Each week, The Spyglass Magazine brings you a rundown of the best books, music, TV, movies and more to get you through long days in self-isolation. Whether you’re looking to expand your horizons, make sense of the world or come to terms with uncomfortable truths, there’s something here for you.
Movie: Jojo Rabbit – Searchlight Pictures
Taika Waititi’s “anti-hate satire” sparked debate about whether it was in good taste to make jokes about Nazis at a time when the far right is posing an ever more serious threat. However, Jojo Rabbit is much cleverer than that. It doesn’t just make fun of Nazis, but provides a satirical takedown of ideology and how childish adults can be about their beliefs through the story of a young boy whose beliefs are shaken when he realises his mother is not only resisting the Nazis, but sheltering a Jewish girl in their attic.
Though there are certainly gags which play to a broader audience, mostly provided by Waititi’s buffoonish Hitler, Jojo Rabbit is filled with subtle humour which may require more thought. It’s also dark – very dark (not only in its style of humour). There are emotional moments in Jojo Rabbit which are genuinely shocking and stick in the mind long after viewing. It’s difficult to walk the line between humour and such powerful emotions, but Waititi manages it. With its Academy Award winning screenplay and strong cast (led by an excellent Roman Griffin Davis as the titular Jojo), this is one film which should be considered essential viewing in the current climate. It’s definitely worth your time.
Book: Moneyland – Oliver Bullough
This is a book about offshore finance. No, don’t discount it yet! The streams of unaccountable money which flow through global markets and accounts are one of the most influential forces affecting our world today and you need to know about them.
British journalist Oliver Bollough has written extensively about Russia and Eastern Europe for Reuters, The Guardian and The New York Times. In this pacy read, he takes you on a journey from the exclusive penthouses of London, to the secretive banks of Switzerland, to the spires of New York and casinos of Reno, to the tropical islands of St Kitts and Nevis. The story of trillions of dollars being stolen from developing nations by an elite few feels like something straight out of a Le Carré novel – except its all true. This book will change the way you think about money, finance and power.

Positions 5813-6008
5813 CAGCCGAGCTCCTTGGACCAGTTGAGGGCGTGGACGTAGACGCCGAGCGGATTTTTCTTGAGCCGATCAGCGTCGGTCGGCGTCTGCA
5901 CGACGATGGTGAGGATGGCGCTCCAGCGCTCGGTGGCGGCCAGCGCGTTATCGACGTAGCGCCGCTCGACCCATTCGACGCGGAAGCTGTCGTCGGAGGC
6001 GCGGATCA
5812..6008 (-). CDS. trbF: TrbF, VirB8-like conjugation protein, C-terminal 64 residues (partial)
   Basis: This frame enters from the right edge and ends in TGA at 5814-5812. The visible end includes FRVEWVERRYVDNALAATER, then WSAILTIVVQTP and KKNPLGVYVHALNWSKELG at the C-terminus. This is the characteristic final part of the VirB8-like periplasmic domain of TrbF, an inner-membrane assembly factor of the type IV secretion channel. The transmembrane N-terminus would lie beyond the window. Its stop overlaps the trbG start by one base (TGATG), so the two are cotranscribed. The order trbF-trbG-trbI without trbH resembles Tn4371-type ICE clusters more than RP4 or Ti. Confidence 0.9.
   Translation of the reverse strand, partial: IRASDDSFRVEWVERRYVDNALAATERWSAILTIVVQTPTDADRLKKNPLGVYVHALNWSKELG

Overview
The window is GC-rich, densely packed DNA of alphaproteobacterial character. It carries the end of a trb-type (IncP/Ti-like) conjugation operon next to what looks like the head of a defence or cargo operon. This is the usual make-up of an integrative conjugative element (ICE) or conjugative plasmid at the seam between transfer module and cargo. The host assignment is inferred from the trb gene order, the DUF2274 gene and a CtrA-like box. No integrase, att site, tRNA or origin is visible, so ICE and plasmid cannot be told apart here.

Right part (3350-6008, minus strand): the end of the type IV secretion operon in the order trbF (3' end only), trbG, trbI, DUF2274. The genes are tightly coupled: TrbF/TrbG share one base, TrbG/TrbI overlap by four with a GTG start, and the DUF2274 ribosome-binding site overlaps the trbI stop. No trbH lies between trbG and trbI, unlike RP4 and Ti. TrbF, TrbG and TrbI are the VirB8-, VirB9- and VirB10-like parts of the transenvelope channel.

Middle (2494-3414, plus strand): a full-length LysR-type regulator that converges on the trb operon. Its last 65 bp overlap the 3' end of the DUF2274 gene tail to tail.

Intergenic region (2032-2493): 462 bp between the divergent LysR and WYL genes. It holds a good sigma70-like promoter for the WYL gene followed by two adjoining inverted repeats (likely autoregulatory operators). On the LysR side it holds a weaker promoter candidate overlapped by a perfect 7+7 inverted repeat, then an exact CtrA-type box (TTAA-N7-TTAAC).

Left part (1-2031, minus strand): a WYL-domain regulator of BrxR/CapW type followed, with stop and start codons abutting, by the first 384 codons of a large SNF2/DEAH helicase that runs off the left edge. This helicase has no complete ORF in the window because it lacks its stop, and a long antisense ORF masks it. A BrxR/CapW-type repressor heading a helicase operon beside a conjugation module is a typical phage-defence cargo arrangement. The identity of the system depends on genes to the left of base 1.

Theatre: A Streetcar Named Desire – The Young Vic Theatre
National Theatre Live at Home is one of the few upsides of this strange time. Previously, if you could not fork out enough money to buy a theatre ticket or journey down to London, you would have to attend a small number of screenings at your local cinema (if it was being shown there at all). Now, world class theatre is so much more accessible.
The Young Vic production of Tennessee William’s classic play has been a highlight of the programme so far. Featuring a career best performance from Gillian Anderson as Blanche Dubois, strong supporting performances from Vanessa Kirby and Ben Foster, and intimate yet voyeuristic staging and camera work, this production is a must see.
Podcast: The Guilty Feminist – The Spontaneity Shop
277. Greenham Common with Suzi Ruffel and special guest Rebecca Johnson – The Guilty Feminist
- 277. Greenham Common with Suzi Ruffel and special guest Rebecca Johnson
- 276. Feminist Pornography with Alison Spittle and special guests Erika Lust and Grace Petrie
- 275. Fighting for Hope with Bridget Christie and guests Travis Alabanza, Holly Harrison-Mullane and She Drew the Gun
- 274. Youth with Jessica Fostekew and special guests Elena Soper, Ashley and Fatima
- 273. Monkey Business with Kemah Bob and special guests Nina Conti and Jess Robinson
This podcast explores the cast and audiences noble goals as feminists and the hypocrisies and insecurities with undermine them. And it’s a blast! Combining standup, discussion and interviews with remarkable people, Deborah Frances-White has created something of a phenomenon with this long-running podcast which regularly sells out theatres.
Although the new lockdown format is slightly different, you still have a diverse back-catalogue of 200 episodes to enjoy discussing issues ranging from human rights to sex education. It’s a vibrant podcast which has built a community around it. And boy, what a lovely community it is to be a part of.
What would you recommend to fellow members of the COVID-19 Quarantine Culture Club? Leave a comment below and sign up for future updates.
For more information on COVID-19 please go to the WHO website or your national health authority.